Keeping costs down is standard advice for every start-up, but new entrepreneurs are often shocked by how many unexpected expenses they'll encounter. Take the company bank account. Most of us are used to our current accounts being free of fees, so long as we don't go overdrawn. But the same isn't true for business bank accounts, where account maintenance fees, transaction fees, statement fees and many other charges are routine.
For businesses that do a very high volume of transactions or have specialised requirements, some of these charges may be understandable. However, small service-based businesses, such as consultancies and contractors, will do virtually all their banking online and their accounts may be no more active than a personal current account. In this situation, business banking fees which run at around £5 per month, plus about 0.2p-0.3p per electronic transaction can feel like a rip-off.
So are there any cheaper or free alternatives? At one point, many of the major banks offered free online-only accounts, but most of these have now been scrapped. However, they usually offer special tariffs that have a slightly higher monthly fee in exchange for no transaction fees for online payments. This could be a significant saving for some types of businesses.
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There is also a dwindling number of accounts that can be fee-free if operated in the right way. Cater Allen, which is part of Santander, carries no monthly fee and allows up to 30 free transactions per month on its Reserve Account, as long as your balance remains above £5,000.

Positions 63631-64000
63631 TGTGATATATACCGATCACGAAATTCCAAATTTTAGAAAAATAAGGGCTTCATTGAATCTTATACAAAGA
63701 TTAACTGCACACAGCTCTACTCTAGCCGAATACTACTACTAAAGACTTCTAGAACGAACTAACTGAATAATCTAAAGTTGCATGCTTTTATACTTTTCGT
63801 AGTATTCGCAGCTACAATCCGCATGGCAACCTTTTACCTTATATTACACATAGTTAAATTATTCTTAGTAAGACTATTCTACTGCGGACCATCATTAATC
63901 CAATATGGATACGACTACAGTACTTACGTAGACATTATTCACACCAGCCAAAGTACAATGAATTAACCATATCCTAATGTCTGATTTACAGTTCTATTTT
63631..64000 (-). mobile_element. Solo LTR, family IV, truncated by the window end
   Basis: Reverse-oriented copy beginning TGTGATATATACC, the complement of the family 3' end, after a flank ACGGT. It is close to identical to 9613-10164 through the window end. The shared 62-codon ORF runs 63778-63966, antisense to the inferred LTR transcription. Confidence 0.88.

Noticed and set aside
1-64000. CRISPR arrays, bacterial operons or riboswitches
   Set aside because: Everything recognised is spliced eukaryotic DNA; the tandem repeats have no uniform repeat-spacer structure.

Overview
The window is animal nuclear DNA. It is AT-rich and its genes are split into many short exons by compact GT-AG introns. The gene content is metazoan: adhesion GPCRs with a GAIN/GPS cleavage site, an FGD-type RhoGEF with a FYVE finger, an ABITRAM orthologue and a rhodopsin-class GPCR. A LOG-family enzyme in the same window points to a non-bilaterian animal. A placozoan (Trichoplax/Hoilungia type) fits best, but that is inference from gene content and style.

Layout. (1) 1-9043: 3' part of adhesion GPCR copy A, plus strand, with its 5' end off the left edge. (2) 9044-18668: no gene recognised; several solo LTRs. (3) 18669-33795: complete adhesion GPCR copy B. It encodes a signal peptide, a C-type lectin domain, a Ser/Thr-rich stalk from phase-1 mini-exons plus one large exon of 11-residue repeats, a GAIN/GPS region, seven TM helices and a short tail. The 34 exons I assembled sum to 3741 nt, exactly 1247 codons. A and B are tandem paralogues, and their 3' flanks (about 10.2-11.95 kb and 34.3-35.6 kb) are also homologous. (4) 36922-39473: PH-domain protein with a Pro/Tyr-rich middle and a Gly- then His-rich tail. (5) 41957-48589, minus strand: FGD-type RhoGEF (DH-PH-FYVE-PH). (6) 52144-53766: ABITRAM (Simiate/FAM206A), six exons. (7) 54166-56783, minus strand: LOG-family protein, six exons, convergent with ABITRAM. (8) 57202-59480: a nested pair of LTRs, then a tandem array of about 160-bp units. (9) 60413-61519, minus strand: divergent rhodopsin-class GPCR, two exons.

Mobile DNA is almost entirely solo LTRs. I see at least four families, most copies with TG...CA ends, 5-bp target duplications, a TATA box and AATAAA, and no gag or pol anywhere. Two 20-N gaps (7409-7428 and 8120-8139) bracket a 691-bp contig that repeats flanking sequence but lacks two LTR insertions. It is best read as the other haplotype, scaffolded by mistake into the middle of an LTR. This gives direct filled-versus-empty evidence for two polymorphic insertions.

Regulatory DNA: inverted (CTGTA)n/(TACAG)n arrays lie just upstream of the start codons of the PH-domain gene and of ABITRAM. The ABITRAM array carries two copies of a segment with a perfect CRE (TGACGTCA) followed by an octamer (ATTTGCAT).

And Metro Bankalso waives the monthly fee and allows up to 50 free transactions on its Business Bank Account, subject to the same condition. Cater Allen accounts are opened by post, while Metro Bank requires a visit to one of its branches, which are currently all located around London.
Cris Sholto Heaton is an investment analyst and writer who has been contributing to MoneyWeek since 2006 and was managing editor of the magazine between 2016 and 2018. He is especially interested in international investing, believing many investors still focus too much on their home markets and that it pays to take advantage of all the opportunities the world offers. He often writes about Asian equities, international income and global asset allocation.
Cris began his career in financial services consultancy at PwC and Lane Clark & Peacock, before an abrupt change of direction into oil, gas and energy at Petroleum Economist and Platts and subsequently into investment research and writing. In addition to his articles for MoneyWeek, he also works with a number of asset managers, consultancies and financial information providers.
He holds the Chartered Financial Analyst designation and the Investment Management Certificate, as well as degrees in finance and mathematics. He has also studied acting, film-making and photography, and strongly suspects that an awareness of what makes a compelling story is just as important for understanding markets as any amount of qualifications.
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